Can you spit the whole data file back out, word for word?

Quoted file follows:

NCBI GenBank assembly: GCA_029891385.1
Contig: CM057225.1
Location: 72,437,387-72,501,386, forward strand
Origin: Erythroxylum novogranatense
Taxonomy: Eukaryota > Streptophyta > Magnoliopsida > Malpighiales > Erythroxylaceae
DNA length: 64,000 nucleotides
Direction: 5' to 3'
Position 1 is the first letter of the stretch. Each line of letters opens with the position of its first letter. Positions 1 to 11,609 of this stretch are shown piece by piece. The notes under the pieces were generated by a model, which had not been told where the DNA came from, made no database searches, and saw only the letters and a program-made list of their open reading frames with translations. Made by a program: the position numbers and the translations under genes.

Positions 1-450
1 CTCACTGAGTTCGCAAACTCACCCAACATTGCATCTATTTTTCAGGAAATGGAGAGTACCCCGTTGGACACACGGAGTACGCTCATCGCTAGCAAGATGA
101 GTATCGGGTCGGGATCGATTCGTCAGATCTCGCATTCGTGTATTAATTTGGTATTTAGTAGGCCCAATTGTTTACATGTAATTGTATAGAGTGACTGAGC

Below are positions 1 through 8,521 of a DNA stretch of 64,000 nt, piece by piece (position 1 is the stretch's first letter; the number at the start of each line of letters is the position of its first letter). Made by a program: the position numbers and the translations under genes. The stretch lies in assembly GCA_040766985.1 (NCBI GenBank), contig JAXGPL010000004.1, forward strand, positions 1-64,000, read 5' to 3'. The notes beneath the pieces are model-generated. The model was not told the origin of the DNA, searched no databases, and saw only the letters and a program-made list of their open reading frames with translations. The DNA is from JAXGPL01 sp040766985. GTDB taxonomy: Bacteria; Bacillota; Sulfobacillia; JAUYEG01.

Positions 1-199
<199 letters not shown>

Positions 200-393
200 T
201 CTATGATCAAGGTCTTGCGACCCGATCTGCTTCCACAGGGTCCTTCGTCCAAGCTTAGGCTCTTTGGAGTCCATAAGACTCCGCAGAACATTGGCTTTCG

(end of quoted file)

NCBI GenBank assembly: GCA_029891385.1
Contig: CM057225.1
Location: 72,437,387-72,501,386, forward strand
Origin: Erythroxylum novogranatense
Taxonomy: Eukaryota > Streptophyta > Magnoliopsida > Malpighiales > Erythroxylaceae
DNA length: 64,000 nucleotides
Direction: 5' to 3'
Position 1 is the first letter of the stretch. Each line of letters opens with the position of its first letter. Positions 1 to 11,609 of this stretch are shown piece by piece. The notes under the pieces were generated by a model, which had not been told where the DNA came from, made no database searches, and saw only the letters and a program-made list of their open reading frames with translations. Made by a program: the position numbers and the translations under genes.

Positions 1-450
1 CTCACTGAGTTCGCAAACTCACCCAACATTGCATCTATTTTTCAGGAAATGGAGAGTACCCCGTTGGACACACGGAGTACGCTCATCGCTAGCAAGATGA
101 GTATCGGGTCGGGATCGATTCGTCAGATCTCGCATTCGTGTATTAATTTGGTATTTAGTAGGCCCAATTGTTTACATGTAATTGTATAGAGTGACTGAGC

Below are positions 1 through 8,521 of a DNA stretch of 64,000 nt, piece by piece (position 1 is the stretch's first letter; the number at the start of each line of letters is the position of its first letter). Made by a program: the position numbers and the translations under genes. The stretch lies in assembly GCA_040766985.1 (NCBI GenBank), contig JAXGPL010000004.1, forward strand, positions 1-64,000, read 5' to 3'. The notes beneath the pieces are model-generated. The model was not told the origin of the DNA, searched no databases, and saw only the letters and a program-made list of their open reading frames with translations. The DNA is from JAXGPL01 sp040766985. GTDB taxonomy: Bacteria; Bacillota; Sulfobacillia; JAUYEG01.

Positions 1-199
<199 letters not shown>

Positions 200-393
200 T
201 CTATGATCAAGGTCTTGCGACCCGATCTGCTTCCACAGGGTCCTTCGTCCAAGCTTAGGCTCTTTGGAGTCCATAAGACTCCGCAGAACATTGGCTTTCG